[Thanks to Cat Eldridge, John King Tarpinian, JJ, Chip Hitchcock, Mike Kennedy, Martin Morse Wooster, Olav Rokne, Hampus Eckerman, SF Concatenation’s Jonathan Cowie, and Andrew Porter for some of these stories. Title credit goes o File 770 contributing editor of the day rgl.]

Pixel Scroll 1/7/20 Who Flattened Tommy Tribble?

(1) RETRO RESOURCES. Cora Buhlert has started a recommendation spreadsheet for the 1945 Retro Hugos similar to Renay’s Hugo Spreadsheet of Doom. The shortlink is bit.ly/RetroHugo1945

Cora hopes Filers will fill it in, “Especially since there are whole areas I know very little about. For example, the fan categories are completely empty so far.”

She has also started a companion blog called Retro Science Fiction Reviews, where she is reviewing Retro Hugo eligible works and linking to other people’s reviews. First on the board – “Retro Review: ‘Terror Out of Space’ by Leigh Brackett”.

(2) SPFBO SAMPLER AVAILABLE. Fantasy Book Critic announces “The SPFBO Sampler Available Now!” (SPFBO is the Self-Published Fantasy Blog-Off, an annual competition hosted by Mark Lawrence.)

Today we’re thrilled to announce the official launch of The SPFBO Sampler! Looking to dive into the world of indie fantasy novels, but don’t know where to start? Here’s the perfect place to get a taste of the works of over 70 self-published authors from all around the world. Go get your copy today, and let all these incredible authors transport you into their worlds and beyond.

This huge undertaking has been organized by indie author Jon Auerbach, its gorgeous cover created by indie author and cover artist and designer Luke Tarzian, and includes a foreword by the accomplished and best-selling SFF author Mark Lawrence. This is one you surely cannot miss.

Get the Sampler here.

(3) TONOPAH GOING UP. Membership rates for the 2021 Westercon in Tonopah, NV will rise on March 1.

The cost of an attending membership in Westercon 74 will increase to $50 effective March 1, 2020. In addition, the $10 conversion-to-attending rate for those people who voted in the 2021 Westercon Site Selection in Utah expires at the end of February 2020. Membership rates for Young Adult and Child members remain unchanged.

(4) EREWHON LIT SALON. Louis Evans and Sarah Pinsker will be the readers at the Erewhon Literary Salon on January 9. The event takes place in the office of Erewhon Books in the Flatiron/NoMad district of Manhattan. For full information and policies, and to RSVP, click here. Event address and information will be emailed to those who have RSVPed a few days before the event.

LOUIS EVANS is a writer recently returned to his native NYC from a half-decade spent in the SF Bay. His work has been published in Analog SF&F, Escape Pod, The Toast, Third Flatiron Anthologies, and Write Ahead/The Future Looms. He’s a two-time winner of Zach Weinersmith’s Bad Ad-hoc Hypothesis Festival and the Shipwreck SF bad erotic fanfiction competition. He is a founding co-producer of Cliterary Salon, a feminist and queer literary show in the SF Bay.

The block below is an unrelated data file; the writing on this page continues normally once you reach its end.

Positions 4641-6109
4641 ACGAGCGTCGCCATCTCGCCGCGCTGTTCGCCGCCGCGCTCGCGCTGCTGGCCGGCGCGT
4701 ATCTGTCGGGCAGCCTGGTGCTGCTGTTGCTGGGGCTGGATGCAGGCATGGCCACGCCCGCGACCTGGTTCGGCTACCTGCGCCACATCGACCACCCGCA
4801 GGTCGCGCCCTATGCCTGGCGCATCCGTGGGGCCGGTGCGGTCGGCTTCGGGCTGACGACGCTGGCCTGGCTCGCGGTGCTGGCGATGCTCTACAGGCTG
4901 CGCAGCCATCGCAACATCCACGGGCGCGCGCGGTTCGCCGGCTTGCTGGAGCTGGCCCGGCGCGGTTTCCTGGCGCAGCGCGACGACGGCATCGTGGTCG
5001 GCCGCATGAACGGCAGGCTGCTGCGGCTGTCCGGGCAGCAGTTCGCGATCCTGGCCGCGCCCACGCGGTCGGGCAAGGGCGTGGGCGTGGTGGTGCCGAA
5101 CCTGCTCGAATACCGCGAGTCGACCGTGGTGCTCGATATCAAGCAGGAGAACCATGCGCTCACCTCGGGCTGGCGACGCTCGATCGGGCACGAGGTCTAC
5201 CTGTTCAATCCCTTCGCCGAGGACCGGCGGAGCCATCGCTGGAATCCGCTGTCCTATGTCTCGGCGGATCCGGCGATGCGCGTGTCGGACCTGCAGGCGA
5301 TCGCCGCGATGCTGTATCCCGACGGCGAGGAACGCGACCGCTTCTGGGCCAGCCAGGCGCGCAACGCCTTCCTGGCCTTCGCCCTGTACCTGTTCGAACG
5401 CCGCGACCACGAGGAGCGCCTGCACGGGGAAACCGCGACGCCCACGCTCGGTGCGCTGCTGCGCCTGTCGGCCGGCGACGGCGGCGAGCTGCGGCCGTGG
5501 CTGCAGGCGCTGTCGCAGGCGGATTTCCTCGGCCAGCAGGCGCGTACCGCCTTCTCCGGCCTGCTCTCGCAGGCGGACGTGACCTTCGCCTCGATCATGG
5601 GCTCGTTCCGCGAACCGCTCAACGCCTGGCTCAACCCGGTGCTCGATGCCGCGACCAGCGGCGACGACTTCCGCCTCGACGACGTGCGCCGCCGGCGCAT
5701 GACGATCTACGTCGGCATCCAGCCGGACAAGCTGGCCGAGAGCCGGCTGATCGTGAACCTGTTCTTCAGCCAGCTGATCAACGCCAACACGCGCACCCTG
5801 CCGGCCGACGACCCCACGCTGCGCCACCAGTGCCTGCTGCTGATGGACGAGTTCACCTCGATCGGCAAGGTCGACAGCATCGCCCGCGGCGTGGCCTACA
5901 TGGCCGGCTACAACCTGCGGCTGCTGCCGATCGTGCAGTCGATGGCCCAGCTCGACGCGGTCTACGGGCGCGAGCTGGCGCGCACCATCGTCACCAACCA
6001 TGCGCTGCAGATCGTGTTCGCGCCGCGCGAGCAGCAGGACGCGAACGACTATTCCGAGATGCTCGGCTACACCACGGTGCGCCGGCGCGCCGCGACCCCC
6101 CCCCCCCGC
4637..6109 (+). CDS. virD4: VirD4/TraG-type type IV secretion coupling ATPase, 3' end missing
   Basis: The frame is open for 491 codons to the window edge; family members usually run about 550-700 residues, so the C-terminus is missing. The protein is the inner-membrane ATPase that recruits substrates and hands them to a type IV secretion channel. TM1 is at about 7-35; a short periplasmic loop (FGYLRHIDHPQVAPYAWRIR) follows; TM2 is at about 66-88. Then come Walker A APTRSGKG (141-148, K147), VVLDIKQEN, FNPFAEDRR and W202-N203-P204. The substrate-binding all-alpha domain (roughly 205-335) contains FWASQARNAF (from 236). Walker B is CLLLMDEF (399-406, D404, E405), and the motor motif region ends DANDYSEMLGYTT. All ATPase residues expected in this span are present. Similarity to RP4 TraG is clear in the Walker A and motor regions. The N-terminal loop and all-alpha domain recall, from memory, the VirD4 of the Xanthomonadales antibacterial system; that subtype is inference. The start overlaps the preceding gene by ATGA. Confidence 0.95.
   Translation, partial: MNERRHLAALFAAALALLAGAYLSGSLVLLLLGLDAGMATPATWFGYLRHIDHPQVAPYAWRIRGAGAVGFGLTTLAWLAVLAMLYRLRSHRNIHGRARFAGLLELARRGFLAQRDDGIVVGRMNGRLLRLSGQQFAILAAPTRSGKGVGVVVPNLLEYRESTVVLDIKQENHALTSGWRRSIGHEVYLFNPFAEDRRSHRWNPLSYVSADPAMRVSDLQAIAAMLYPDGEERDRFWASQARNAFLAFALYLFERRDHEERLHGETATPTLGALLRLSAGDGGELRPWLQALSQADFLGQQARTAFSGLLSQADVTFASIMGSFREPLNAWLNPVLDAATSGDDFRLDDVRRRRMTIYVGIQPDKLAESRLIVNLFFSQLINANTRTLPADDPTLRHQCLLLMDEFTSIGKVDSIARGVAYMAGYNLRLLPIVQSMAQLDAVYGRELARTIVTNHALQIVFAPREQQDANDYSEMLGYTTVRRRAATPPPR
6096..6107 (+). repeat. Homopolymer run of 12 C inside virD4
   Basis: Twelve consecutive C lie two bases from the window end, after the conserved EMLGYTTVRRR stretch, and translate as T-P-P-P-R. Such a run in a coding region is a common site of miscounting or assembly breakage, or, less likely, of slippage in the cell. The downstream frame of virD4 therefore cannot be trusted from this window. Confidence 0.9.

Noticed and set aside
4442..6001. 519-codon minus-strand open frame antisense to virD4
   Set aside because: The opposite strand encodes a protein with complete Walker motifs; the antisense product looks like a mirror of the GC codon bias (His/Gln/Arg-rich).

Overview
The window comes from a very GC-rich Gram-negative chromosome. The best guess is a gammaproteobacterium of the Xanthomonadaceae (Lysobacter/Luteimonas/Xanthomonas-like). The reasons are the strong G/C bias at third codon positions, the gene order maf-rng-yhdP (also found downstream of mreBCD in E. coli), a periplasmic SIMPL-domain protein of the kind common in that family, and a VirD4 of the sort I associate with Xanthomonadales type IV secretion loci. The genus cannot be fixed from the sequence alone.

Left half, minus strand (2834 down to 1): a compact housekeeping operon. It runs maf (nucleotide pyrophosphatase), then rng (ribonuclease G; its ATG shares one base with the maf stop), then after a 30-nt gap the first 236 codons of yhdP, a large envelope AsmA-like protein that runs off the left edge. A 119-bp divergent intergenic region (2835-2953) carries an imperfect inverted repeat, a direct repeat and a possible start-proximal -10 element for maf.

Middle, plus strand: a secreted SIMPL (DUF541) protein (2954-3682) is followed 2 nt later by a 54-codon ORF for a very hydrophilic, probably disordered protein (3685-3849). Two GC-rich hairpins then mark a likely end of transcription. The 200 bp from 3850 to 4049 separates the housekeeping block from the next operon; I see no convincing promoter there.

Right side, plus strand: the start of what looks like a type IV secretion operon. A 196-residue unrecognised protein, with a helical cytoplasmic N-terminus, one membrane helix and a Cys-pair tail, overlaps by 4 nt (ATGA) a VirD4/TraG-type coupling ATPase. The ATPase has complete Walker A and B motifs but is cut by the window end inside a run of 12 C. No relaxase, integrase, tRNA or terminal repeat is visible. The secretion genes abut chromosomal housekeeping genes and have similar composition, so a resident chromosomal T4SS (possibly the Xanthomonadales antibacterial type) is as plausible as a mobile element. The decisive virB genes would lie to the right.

SARAH PINSKER is the author of over fifty works of short fiction, including the novelette “Our Lady of the Open Road,” winner of the Nebula Award in 2016. Her novelette “In Joy, Knowing the Abyss Behind,” was the Sturgeon Award winner in 2014. Her fiction has been published in magazines including Asimov’s, Strange Horizons, Fantasy & Science Fiction, Lightspeed, and Uncanny and in numerous anthologies and year’s bests. Her stories have been translated into Chinese, Spanish, French, and Italian, among other languages, and have been nominated for the Nebula, Hugo, Locus, Eugie, and World Fantasy Awards.Sarah’s first collection, Sooner or Later Everything Falls Into the Sea: Stories was published by Small Beer Press in March 2019, and her first novel, A Song For A New Day, was published by Penguin/Random House/Berkley in September 2019.

(5) FUR FRIENDLY. Rolling Stone speculates whether “Will Furries Ever Go Mainstream?” (Hey, they’ve made it into Rolling Stone, that must count for something.)

…The mainstream media has historically painted furries as sex-crazed, socially maladjusted freaks who enjoy rubbing up against each other in giant bunny costumes. This is essentially false. Like most subcultures, the furry fandom is a largely internet-driven phenomenon, providing a label for a preexisting feeling that has always lived, dormant and unnamed, inside a select number of people. While there is a contingent of furries who do derive sexual pleasure from the subculture, the fanbase is much more broad than that.

Maybe you really liked drawing wolves during eighth-grade homeroom. Maybe you’ve always felt an inexplicable affinity with Tony the Tiger. Maybe you’ve long thought it would be rad to buy a $10,000 curvy hippo costume and enter a breakdancing competition. If you fall into any of these categories, then furries are your kind of people, and FurFest the place to unleash the human-sized sergal (a fictional rabbit/shark/wolf amalgam) within. As the voiceover to an intro presentation for FurFest sonorously boomed over a dubstep beat, “You know you are more than a human…now you are the beast that slept inside your mind.”